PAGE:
Why have you chosen to go mineral based on all your sunscreens?
I’m going to start this answer with part of our mission statement: “Badger’s Mission: To create fabulously pure and effective products of the highest natural quality, based on simplicity and thoughtful preparation, with the intention to soothe and heal.” We want to create the safest, purest, most simple, most natural sunscreen. So that immediately removes the use of any chemical ingredients. The only natural ingredient that will provide protection from both UVA and UVB rays (broad spectrum) is non-nano Zinc Oxide. It sits on top of the skin (no fear of it absorbing into the blood stream) and thus scatters, reflects, and absorbs the UVA and UVB rays. There is one other natural ingredient that is commonly used in sun protection and that is Titanium Dioxide. However, Titanium Dioxide only provides protection from UVB rays and partial protection from UVA rays, thus requiring additional ingredients to provide full broad spectrum protection. Thus, to stay true to our mission of being simple and pure, Zinc Oxide it is!
What are the benefits of non-nano Zinc Oxide?
The term “non-nano” refers to the particle size of the mineral Zinc Oxide. “Non-nano” means that the particle is larger than 100 nanometers, which is larger than the pores in our skin. Thus, Zinc Oxide only sits on the outermost layer of our skin, protecting the living skin below.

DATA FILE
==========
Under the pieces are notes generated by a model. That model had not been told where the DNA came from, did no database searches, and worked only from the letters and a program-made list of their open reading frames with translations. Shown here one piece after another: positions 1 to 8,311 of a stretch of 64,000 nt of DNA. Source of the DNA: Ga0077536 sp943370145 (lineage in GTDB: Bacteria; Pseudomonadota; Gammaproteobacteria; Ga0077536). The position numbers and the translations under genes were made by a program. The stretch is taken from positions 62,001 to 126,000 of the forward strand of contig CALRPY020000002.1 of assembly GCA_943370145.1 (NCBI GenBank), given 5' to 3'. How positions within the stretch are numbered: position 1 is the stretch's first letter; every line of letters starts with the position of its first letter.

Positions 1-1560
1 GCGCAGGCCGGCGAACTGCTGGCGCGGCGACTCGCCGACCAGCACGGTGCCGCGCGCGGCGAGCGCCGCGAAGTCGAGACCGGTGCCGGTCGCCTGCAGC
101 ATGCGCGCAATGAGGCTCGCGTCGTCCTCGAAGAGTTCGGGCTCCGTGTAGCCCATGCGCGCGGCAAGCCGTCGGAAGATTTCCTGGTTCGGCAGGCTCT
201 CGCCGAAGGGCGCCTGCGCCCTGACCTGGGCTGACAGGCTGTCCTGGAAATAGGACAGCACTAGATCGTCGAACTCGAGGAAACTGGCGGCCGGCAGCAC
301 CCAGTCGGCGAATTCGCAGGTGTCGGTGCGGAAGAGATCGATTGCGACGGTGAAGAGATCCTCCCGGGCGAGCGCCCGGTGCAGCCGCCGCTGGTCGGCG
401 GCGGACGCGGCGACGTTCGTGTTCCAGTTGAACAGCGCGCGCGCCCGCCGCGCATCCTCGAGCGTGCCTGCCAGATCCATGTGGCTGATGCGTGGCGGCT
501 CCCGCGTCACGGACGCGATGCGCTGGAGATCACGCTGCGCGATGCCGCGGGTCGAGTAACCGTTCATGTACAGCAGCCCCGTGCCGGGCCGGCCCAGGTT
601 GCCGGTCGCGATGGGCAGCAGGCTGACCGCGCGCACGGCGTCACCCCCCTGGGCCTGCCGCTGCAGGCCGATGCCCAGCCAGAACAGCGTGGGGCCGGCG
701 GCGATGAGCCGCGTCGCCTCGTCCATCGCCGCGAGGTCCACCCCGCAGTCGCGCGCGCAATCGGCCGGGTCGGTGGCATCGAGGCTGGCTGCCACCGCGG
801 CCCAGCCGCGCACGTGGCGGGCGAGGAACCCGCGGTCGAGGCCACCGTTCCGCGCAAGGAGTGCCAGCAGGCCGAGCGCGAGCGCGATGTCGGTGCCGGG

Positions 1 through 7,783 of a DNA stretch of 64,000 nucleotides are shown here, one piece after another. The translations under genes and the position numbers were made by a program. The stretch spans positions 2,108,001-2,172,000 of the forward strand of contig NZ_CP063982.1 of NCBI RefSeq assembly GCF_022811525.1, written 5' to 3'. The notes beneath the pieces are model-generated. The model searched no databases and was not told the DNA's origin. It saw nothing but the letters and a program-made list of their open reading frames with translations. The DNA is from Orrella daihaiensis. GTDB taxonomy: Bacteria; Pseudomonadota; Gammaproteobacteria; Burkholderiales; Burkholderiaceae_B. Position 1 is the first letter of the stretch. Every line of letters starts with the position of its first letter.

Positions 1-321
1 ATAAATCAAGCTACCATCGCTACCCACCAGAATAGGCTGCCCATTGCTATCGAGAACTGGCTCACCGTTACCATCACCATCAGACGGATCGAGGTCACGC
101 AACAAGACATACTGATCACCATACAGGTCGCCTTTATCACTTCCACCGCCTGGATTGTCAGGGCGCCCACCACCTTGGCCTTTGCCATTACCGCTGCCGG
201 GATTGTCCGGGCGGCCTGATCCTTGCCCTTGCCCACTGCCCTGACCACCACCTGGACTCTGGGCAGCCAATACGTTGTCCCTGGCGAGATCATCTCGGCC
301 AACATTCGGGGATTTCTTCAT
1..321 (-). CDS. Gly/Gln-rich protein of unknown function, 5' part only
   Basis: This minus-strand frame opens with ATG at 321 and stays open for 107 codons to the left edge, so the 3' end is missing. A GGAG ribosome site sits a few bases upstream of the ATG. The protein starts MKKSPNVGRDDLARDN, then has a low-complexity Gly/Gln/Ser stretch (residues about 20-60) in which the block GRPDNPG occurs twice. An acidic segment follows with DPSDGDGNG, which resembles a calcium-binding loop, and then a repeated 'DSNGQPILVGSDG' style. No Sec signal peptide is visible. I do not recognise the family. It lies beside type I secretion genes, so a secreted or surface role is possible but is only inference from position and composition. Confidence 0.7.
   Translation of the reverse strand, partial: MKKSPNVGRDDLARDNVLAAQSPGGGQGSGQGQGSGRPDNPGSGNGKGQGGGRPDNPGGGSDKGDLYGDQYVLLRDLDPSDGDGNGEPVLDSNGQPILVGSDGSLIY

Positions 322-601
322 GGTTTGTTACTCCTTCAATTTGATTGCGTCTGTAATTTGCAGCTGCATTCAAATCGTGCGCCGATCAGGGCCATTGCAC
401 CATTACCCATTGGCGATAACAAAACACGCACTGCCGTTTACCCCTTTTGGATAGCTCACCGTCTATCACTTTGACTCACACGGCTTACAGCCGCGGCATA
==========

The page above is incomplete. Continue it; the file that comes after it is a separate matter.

Thank you, Caity. One of my big takeaways is that I need to reapply sunscreen, which I never do. I’m also glad my tan doesn’t mean I’m totally blowing it.
Badger also sent me some products that I haven’t found at my local WholeFoods. I usually use their Active Broad Spectrum SPF 30 and I feel very confident wearing it. It’s 100% Certified Natural and 98% Organic. It’s water resistant, protects for UVA and UVB, non-nano and biodegradable. One of the products they sent me was a tinted sunscreen. Although, still using Zinc it has added coloring that I imagine blends with a wide variety of skin tones. It blended well for everybody in my family. My wife who doesn’t like to wear the white, had no problem using the blended. I tried out a sport stick. This looks like a large chapstick and rolls on sunscreen. I’ve started to use this to reapply sunscreen to my face while in the middle of a round of golf. This makes it convenient enough for me to actually do it. The last product they sent was an SPF 30 for babies. My baby had no complaints about wearing it and it does smell nice.
I know I’m nagging, but wear sunscreen. According to the CDC, skin cancer is the most prevalent form of cancer in the US.
All opinions in this article are mine. Some sunscreen was provided by Badger.